Raidió na Gaeltachta is 50 years old today – and its creation and its continued existence signify the triumph of idealism over utilitarianism, of the poetic world view over the prosaic.
It doesn’t matter if you have a Grá for the language. It doesn’t matter if you’re Irish. Everyone, everywhere, should celebrate the channel’s success – despite official and societal indifference, cultural affront and sometimes open hostility. RnaG first aired on April 2, a moment marked today by a concert from the station’s headquarters in Casla, Connemara, featuring the RTÉ Concert Orchestra and a host of other musicians. Its emergence was the earlier founding of the Gluaiseacht Chearta Sibhialta na Gaeltachta (Gaeltachta Civil Rights Movement) in 1969. It campaigned for greater social, economic and cultural rights for Irish speakers in Gaeltacht areas. Soon this would lead to the birth of RnaG.
I am ashamed to admit that I had never heard of the Gaeltacht civil rights movement until recently interviewing RnaG presenters on the anniversary. Ashamed and amazed: these were pioneers, dreamers and quiet revolutionaries – the kind of people who shape a nation.
The kind that is usually revered by posterity and that children get to know in school. However, our official history seems to have forgotten or at least neglected them.
You must have been stubborn, even grumpy (neither meant as an insult, by the way). How else could one motivate oneself to swim against such an overwhelming tide of Anglicization, homogenization, and cultural globalization? You can imagine the reaction from official and unofficial Ireland when the Gaeltacht civil rights movement was formed – and, worse, had the audacity to demand its own radio station.
“Who do these peasants think they are? Why can’t they speak English like the rest of us? Why are they standing in the way of progress and modernization!?” Or, of course, this incomparable argument from the bureaucratic, unimaginative mind: How much will it cost? Why should we pay for this eccentric minority and their obscure obsessions? Wouldn’t that be better spent on hospital beds and classrooms? How does the state benefit?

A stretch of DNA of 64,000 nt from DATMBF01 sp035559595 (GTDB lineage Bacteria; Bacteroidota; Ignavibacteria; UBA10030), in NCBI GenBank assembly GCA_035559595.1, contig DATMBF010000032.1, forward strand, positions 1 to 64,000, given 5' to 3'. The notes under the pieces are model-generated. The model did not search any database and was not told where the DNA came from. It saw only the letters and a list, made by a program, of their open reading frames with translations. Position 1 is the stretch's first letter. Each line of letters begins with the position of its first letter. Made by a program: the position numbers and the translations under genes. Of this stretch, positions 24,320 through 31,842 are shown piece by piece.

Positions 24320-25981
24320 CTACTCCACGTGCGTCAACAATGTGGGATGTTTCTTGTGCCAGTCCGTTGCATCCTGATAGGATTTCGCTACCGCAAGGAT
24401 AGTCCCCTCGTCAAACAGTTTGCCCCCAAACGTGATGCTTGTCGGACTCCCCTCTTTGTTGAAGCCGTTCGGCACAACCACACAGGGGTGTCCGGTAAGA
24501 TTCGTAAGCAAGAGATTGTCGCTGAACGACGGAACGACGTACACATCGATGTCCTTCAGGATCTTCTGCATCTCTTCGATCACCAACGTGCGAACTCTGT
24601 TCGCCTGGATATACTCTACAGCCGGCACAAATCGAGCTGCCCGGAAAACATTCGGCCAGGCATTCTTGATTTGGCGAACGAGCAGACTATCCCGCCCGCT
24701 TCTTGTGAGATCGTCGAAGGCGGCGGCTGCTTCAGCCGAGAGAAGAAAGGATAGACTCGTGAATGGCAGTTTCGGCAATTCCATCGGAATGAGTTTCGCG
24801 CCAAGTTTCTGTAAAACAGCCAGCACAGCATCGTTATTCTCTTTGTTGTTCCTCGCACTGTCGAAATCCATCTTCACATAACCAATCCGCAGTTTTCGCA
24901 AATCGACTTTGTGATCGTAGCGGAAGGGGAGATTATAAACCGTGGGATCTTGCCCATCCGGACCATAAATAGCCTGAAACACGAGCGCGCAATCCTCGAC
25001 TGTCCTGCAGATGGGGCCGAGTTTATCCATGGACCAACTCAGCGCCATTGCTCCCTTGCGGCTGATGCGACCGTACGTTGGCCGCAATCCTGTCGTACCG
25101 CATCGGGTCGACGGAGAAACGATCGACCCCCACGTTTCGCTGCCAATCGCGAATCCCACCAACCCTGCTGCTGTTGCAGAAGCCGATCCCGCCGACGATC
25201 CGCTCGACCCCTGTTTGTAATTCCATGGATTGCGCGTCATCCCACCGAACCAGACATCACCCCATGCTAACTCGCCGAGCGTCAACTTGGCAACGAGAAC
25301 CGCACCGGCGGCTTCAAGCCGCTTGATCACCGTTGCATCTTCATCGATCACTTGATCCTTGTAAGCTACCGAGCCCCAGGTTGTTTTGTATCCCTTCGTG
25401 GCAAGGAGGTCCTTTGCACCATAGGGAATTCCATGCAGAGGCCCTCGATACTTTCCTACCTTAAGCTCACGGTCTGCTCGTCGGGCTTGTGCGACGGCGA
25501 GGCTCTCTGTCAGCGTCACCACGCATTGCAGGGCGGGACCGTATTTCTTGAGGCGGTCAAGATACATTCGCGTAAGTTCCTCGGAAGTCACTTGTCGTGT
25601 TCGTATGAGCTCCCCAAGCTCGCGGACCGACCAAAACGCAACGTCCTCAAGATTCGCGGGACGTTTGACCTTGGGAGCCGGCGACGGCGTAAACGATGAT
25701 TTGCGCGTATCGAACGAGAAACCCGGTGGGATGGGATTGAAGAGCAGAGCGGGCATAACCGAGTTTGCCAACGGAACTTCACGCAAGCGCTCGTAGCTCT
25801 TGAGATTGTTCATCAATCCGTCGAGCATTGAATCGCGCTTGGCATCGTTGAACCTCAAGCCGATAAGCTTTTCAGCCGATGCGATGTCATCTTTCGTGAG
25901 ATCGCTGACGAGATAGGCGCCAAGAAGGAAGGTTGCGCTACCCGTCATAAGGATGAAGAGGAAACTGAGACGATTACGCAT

This darkly functional philosophy is on display all the time. Ditto the creation of TG4 in 1996 or improvements to rural transport services or public works of art: What is the practical use?
If you traveled back to 1884, you would probably hear a sullen, dissatisfied wail: “Why can’t they just play tennis or rugby like we do?” How much is this GAA going to cost?” What a sad, pathetic way to think about the world. Coincidentally, the bean counters and sociocultural tsars are right in a limited sense: things like TG4 and public art are indeed running at a financial loss. But at a deeper level, they’re completely wrong: what if they lose money? There’s more to life than balancing the ledger.
And there’s more to thinking about life than that kind of self-limited pragmatism. Idealism vs. Utilitarianism: The fact that some things would wither on the vine if clumsy people didn’t take a stand and fight for something for its own sake.
We don’t always need a lengthy actuarial analysis of the tax merits of the matter; Human existence is much larger than that. I love that there will always be people like the Gaeltacht civil rights movement in the world; that the “computer program” of control and compliance cannot avoid sorting out these anomalies.
People who hold to their own truth and don’t follow the herd matter more than ever. Cheers to you, Gaeltacht Civil Rights Movement, and cheers to you, Raidió na Gaeltachta. Breithlá sona duit.
https://www.independent.ie/opinion/comment/raidio-na-gaeltachts-50th-birthday-is-a-triumph-for-pioneer-gaels-whose-idealism-won-out-41512424.html The 50th anniversary of Raidió na Gaeltacht is a triumph for the pioneers of the Gaels, whose idealism triumphed